This is the first stop on the new tour of the production, which is directed by Diane Paulus, with choreography by Karole Armitage and Christine O’Grady, sets by Scott Pask, costumes by Michael McDonald, lighting by Joel Silver, music supervision by Nadia Digiallonardo and starring most of the Broadway cast.
Two actors, Rado and Ragni, began writing Hair in late 1964. One of the people to whom they showed their first draft, Nat Shapiro, put the two together with Canadian composer MacDermot, and the creative “team” was fixed. They did not work as a team, however. As MacDermot later said, “We work independently. ... I prefer it that way. They hand me the material. I set it to music.”
The musical premiered off Broadway in 1967, and its first run was fairly uneven. Then, after considerable revisions and additions — including the song “Let the Sun Shine In” — the show opened on Broadway in 1968 and became a smash hit.
In a review of a lesser John Hughes movie — I think it was Pretty in Pink — Pauline Kael said it wasn’t really about teenagers, but was what pre-teens probably thought it was going to be like being a teenager. A similar distinction might be made concerning Hair and the counter-culture of the 1960s.
Like the counter-culture itself, Hair is organized around two, often contradictory visions: a movement celebrating life and all its pleasures, and a movement seeking to end the U.S. military presence in Vietnam and, ideally, all war. It is usually supposed, and it is the assumption of Hair, that the two movements were composed of the same people, but that was not my experience. The life-celebrating, pot-smoking, free-loving, wild-dancing and gaudy-dressing people who came to be known as “hippies” were not at all the same people as the clear-eyed, austere militants who sought to end U.S. involvement in Vietnam — although, of course, when there was a mass demonstration in the works, the former were recruited to make up the bulk of the marchers, so long as it could be sold to them as a kind of party.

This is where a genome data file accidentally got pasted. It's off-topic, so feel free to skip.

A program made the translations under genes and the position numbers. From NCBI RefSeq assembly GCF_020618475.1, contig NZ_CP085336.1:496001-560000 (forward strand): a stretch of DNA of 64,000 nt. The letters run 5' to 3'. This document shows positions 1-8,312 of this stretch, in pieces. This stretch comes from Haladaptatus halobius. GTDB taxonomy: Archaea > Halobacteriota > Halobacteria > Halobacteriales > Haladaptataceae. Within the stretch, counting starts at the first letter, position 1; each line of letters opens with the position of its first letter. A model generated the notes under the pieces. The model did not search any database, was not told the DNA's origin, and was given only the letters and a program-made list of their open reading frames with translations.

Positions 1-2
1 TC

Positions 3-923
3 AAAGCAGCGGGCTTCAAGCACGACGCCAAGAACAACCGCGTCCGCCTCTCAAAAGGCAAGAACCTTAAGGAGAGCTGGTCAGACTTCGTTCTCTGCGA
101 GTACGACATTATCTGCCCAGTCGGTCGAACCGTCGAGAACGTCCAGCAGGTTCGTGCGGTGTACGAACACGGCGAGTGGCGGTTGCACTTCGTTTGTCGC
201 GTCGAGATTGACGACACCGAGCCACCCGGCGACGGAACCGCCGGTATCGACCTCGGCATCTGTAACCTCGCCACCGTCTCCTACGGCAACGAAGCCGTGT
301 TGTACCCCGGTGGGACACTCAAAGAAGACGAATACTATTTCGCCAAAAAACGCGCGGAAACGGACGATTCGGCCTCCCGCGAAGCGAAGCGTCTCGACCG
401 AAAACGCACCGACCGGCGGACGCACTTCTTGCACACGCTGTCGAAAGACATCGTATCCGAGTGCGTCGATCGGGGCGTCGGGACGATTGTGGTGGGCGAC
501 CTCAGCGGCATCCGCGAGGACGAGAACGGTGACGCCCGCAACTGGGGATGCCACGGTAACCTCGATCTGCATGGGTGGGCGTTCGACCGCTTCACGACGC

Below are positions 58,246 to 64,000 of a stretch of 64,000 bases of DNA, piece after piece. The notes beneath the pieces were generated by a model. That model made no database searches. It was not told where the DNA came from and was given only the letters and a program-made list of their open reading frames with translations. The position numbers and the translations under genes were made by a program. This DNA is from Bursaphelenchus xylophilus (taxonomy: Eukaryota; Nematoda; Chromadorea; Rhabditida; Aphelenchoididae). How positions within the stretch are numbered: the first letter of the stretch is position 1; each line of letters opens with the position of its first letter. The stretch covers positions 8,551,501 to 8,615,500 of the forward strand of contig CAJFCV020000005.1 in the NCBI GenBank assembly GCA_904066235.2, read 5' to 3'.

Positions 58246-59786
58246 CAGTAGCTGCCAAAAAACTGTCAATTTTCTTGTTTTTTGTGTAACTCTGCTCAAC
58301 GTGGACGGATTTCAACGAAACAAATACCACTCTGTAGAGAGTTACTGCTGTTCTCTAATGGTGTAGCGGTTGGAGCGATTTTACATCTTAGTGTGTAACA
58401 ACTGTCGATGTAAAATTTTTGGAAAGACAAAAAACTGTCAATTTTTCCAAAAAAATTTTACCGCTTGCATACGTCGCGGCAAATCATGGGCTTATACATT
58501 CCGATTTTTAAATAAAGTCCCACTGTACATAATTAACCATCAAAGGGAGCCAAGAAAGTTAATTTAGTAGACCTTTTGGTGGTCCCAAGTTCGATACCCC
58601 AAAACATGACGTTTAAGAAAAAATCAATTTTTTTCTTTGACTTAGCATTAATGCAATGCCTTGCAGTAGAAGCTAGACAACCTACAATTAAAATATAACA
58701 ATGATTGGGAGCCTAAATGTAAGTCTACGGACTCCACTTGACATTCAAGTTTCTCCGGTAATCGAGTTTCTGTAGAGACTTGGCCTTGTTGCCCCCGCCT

Hair is not so much what it was like being a hippie, but what some very talented and open-minded young New York theater people thought it would be like if they were hippies.
“All you can be sure about in a political-minded writer,” Ernest Hemingway said, “is that if his work should last, you will have to skip the politics when you read it.” This is certainly true of Hair and its anti-war message. Nor can the musical be taken as a historically accurate portrait of hippie culture and lifestyle.
Gilbert Shelton’s comic-book heroes, the Fabulous Furry Freak Brothers, were much closer to how it was. (“Dope,” Freewheelin’ Franklin said, “will get you through times of no money better than money will get you through times of no dope.”) For, after all, as Geoffrey O’Brien notes in his extraordinary memoir of the 1960s, Dream Time, “Drugs were the fundamental text. If you had not read the book, you couldn’t participate in the discussion that followed.” Which is doubtless what Robin Williams meant when he said: “If you remember the ‘60s, you probably weren’t there.”
Hair is still very much worth seeing, however, but not because of its continued “relevance.” It is worth seeing because it is an amazingly exciting and satisfying theatrical experience. The songs are all good, and some are immortal. The spirit of the place is contagious. You find yourself half-believing, then three-quarters. You know it’s all going to come to grief, but still ... . Anyway, relevance has always had dubious entertainment value. “Gimme a head with hair/Long beautiful hair.”